What's the difference between a heart attack and cardiac arrest?
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If you are experiencing side effects that you suspect are caused by statins, do not immediately halt taking them. Consulting your doctor can allow for changes in dosage or the substitution of a different medication. Statins are an important medication for reducing your risk of a heart attack or stroke. They have proven to be highly effective and safe in the majority of cases.
A great many of the side effects of statins have been attributed to the ‘nocebo effect’.
This is caused by people hearing rumours about the side effects of a drug and creating negative expectations that make those side effects more likely to occur.
People who read in depth about the side effects associated with taking statins are more susceptible to those side effects.
They are also more likely to report unrelated side effects, such as the effects of ageing, as being caused by the drugs.
The risk of serious side effects from statin consumption is estimated to be a few cases in every million people taking the drug.
Milder side effects occur in roughly five of every 100 people.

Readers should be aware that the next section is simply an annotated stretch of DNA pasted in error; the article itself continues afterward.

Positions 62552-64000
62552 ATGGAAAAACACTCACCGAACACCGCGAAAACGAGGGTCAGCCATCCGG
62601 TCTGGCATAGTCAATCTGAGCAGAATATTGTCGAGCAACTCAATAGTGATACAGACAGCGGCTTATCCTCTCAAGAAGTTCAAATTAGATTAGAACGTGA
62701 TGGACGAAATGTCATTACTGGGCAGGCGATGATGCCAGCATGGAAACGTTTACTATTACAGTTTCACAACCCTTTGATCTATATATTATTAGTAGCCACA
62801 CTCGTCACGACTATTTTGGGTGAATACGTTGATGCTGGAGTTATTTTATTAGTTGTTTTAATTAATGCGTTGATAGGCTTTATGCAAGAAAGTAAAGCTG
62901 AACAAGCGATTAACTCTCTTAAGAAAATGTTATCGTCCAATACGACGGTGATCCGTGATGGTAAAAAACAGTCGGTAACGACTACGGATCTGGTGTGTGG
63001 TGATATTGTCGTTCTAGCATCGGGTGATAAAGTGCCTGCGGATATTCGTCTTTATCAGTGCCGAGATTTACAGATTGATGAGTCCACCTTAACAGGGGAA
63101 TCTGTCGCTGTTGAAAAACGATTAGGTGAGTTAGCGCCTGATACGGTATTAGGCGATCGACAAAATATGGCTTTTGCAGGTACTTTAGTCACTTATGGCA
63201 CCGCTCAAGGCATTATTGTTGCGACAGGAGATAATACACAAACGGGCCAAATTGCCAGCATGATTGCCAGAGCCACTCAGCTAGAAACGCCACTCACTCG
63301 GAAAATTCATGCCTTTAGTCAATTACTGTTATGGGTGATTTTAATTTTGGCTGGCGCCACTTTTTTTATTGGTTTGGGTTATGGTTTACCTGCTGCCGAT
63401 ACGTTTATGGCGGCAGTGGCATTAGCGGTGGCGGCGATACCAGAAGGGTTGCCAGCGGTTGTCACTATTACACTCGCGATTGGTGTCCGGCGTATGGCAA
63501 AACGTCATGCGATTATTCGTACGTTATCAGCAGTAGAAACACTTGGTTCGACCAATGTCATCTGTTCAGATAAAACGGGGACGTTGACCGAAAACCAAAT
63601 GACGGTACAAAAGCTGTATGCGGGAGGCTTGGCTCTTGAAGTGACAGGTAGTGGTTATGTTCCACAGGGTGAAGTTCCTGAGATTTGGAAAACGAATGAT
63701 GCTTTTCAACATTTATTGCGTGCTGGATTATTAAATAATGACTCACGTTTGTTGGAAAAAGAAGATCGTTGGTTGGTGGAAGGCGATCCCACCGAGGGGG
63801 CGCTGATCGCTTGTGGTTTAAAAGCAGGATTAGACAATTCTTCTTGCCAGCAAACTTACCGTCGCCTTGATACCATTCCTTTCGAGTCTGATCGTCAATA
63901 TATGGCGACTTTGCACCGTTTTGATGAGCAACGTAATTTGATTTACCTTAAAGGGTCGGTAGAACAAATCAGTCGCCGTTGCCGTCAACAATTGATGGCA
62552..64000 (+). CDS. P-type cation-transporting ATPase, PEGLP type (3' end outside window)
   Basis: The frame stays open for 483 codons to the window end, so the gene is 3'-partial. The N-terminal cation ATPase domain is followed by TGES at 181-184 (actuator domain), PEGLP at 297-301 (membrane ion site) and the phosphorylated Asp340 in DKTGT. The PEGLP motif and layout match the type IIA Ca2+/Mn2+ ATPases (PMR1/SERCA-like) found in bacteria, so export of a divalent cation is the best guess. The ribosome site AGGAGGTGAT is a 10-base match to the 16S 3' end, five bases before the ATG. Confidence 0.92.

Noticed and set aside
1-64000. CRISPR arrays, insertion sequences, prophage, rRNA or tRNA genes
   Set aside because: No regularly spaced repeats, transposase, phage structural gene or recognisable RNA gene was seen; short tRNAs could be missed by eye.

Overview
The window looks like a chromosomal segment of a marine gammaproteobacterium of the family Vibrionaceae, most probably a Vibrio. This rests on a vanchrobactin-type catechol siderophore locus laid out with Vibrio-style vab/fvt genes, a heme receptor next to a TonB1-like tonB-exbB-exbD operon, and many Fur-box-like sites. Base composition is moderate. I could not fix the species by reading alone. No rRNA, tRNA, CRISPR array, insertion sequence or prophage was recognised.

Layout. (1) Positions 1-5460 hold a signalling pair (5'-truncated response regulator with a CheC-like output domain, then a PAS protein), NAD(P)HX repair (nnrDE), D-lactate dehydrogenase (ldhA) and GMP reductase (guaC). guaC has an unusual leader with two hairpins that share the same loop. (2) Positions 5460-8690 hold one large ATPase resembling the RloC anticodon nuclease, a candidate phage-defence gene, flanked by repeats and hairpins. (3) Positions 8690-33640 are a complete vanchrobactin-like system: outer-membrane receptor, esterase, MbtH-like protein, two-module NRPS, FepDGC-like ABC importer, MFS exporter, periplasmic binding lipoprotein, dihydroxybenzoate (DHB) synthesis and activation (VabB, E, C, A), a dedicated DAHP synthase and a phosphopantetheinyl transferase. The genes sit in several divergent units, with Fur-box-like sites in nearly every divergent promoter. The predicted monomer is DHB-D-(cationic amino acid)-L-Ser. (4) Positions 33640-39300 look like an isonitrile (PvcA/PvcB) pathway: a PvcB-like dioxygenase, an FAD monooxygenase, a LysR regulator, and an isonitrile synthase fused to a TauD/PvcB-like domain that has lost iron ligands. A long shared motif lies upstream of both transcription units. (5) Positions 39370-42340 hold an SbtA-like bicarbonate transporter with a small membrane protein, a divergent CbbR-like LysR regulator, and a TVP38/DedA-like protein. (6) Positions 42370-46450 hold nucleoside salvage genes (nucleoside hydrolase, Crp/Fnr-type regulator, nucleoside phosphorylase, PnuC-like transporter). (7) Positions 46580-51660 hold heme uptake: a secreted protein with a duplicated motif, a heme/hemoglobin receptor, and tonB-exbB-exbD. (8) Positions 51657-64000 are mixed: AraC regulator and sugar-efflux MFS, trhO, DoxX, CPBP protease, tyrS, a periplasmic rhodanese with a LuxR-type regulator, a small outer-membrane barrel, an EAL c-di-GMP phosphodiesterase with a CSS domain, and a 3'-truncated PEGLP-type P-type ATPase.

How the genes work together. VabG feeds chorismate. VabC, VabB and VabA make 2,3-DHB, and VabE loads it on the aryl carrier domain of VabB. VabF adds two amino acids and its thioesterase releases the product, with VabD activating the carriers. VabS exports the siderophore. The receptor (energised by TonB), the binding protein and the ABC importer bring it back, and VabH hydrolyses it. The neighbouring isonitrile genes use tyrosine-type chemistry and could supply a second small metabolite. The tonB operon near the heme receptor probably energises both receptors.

The most commonly reported side effect is muscle pain, ranging from mild discomfort to severe pain.
Studies found that 30 percent of people with muscle aches stopped taking statins even when they had been taking a placebo instead.
Severe muscle pain can be an indication of life threatening liver damage and kidney failure.
While statin side effects are rare, there are some groups that are more likely to suffer from them.
If you are taking multiple medications at the same time to control your cholesterol they have a chance of interaction.
They are also more commonly felt in older populations and can coincide with existing conditions such as hypothyroidism and ALS.
Immunosuppressant medications, commonly taken by transplant recipients, can also increase your risk of side effects.
Because statins target the liver, people with liver damage are more susceptible to suffering statin side effects.
Your doctor may order a liver test before you begin taking statins.
If your liver is damaged you might suffer from abdominal pain, yellow skin (jaundice) and thick dark coloured urine.
Kidney disease can also worsen your risk of developing side effects and you should discuss any concerns with your doctor before they prescribe you statins.
If you suffer from side effects while taking statins your doctor might suggest several solutions.
They might suggest a brief break from statin therapy to see if the side effects persist.
Most side effects when caused by statins will quickly fade when you stop taking them.
They may also prescribe you a different drug for controlling your level of cholesterol or replace another prescription that interacts with statins.
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